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“Lucky” Lauren Murphy lived up to her nickname at UFC 266. The card featured three bouts in her weight class, and I would rank Murphy as the fifth-best among those six female flyweights. Yet it was Murphy challenging the great Valentina Shevchenko for the 125-pound crown in the co-main event. Part of this was due to Shevchenko’s brutal dominance, having crushed the second-best flyweight on the card, Jessica Andrade, in her most recent outing. While I consider them superior fighters to Murphy, it is perfectly logical why neither Cynthia Calvillo nor Taila Santos have received cracks at the belt. However, I can’t think of a single title challenger in Ultimate Fighting Championship history who was outshined by so many fellow contenders at the same event. How did Murphy obtain this singular opportunity?
After being dominated by “The Ultimate Fighter” Season 26 rival Sijara Eubanks—she took all three rounds—in 2018, Murphy embarked on a five-fight winning streak. While that sounds impressive on paper, a closer inspection reveals several large qualifiers. To begin with, Murphy’s “win” against Andrea Lee in front of a hometown Houston crowd at UFC 247 ranks as one of the worst robberies I’ve seen in 26 years of watching MMA. Not only did 100% of MMA journalists and 93% of fans have it for Lee, but the most common scorecard, one that I share, was a 30-27 sweep. Regular UFC judge Chris Lee scored it for Lee, but local, seldom-used judges Patrick Patlan and Danny Dealejandro—he struck a putrid 30-27 scorecard for Murphy—gave it to the local fighter. This was also the infamous match in which commentator Dominick Cruz noted that a judge was looking down at his phone for much of the third round.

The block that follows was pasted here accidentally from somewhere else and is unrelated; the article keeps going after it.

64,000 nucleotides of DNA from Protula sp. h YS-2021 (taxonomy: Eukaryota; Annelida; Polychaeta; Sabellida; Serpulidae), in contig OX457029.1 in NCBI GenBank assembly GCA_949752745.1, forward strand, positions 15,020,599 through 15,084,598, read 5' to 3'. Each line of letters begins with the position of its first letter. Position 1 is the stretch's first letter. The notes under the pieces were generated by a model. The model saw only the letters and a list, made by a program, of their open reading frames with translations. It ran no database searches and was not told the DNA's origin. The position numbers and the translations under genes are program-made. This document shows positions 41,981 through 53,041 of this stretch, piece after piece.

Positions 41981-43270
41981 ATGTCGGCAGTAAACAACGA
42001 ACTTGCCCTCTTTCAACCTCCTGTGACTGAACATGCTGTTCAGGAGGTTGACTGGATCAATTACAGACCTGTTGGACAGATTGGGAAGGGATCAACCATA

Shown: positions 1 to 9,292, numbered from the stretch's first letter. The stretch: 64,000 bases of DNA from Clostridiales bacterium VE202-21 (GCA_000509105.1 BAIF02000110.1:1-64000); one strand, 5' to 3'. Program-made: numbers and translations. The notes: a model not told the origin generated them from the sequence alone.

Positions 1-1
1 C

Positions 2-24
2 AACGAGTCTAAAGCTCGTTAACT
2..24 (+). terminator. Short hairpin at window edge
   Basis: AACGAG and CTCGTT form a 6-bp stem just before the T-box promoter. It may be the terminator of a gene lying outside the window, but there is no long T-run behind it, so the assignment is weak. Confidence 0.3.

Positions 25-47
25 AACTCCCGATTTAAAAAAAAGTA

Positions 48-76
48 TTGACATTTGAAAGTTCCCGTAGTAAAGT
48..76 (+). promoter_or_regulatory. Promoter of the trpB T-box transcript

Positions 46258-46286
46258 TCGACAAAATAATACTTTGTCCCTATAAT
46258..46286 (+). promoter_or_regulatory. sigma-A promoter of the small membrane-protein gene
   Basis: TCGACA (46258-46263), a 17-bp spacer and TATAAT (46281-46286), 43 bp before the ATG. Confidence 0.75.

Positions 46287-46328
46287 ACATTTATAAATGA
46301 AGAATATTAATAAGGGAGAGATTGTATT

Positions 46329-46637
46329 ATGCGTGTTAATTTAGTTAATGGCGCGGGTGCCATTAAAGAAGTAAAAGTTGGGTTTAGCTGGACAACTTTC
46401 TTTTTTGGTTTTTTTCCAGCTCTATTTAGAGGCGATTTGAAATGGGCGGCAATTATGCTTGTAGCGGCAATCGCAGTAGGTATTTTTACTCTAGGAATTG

While not nearly as egregious, Murphy’s most recent victory over Joanne Calderwood was a very close battle that a slight majority of MMA journalists and 75% of fans scored for Calderwood. In other words, Murphy’s five-fight winning streak could very easily have seen her go 3-2. Among Murphy’s three uncontroversial triumphs, she had a solid and respectable win over tough veteran Roxanne Modafferi. She also scored a knockout win over Mara Romero Borella, which was nice at the time but has since lost its luster. While a capable wrestler, Borella has one of the worst chins in UFC history and awful submission defense. Including the Murphy loss, Borella has now dropped four fights in a row—three of them stoppages and the other a one-sided 15-minute beating administered by Montana De La Rosa—and finds herself out of the UFC. Murphy also had a submission win over Liliya Shakirova, a late replacement and limited fighter who was additionally dwarfed by Murphy. A huge 125-pounder who fought most of her career at 135 pounds, Murphy looked two weight classes bigger than Shakirova, who might have even been small fighting at 115 pounds.
Thus, Murphy, a tough, resilient veteran who I nevertheless wouldn’t rank among the world’s 10 best women’s flyweights—especially if one includes Bellator MMA’s division—got a title opportunity against a great, dominant champion in Shevchenko.
This also got me thinking: What are other examples of unlikely UFC title challengers, the MMA equivalents of Chuck Wepner, the inspiration behind Rocky Balboa?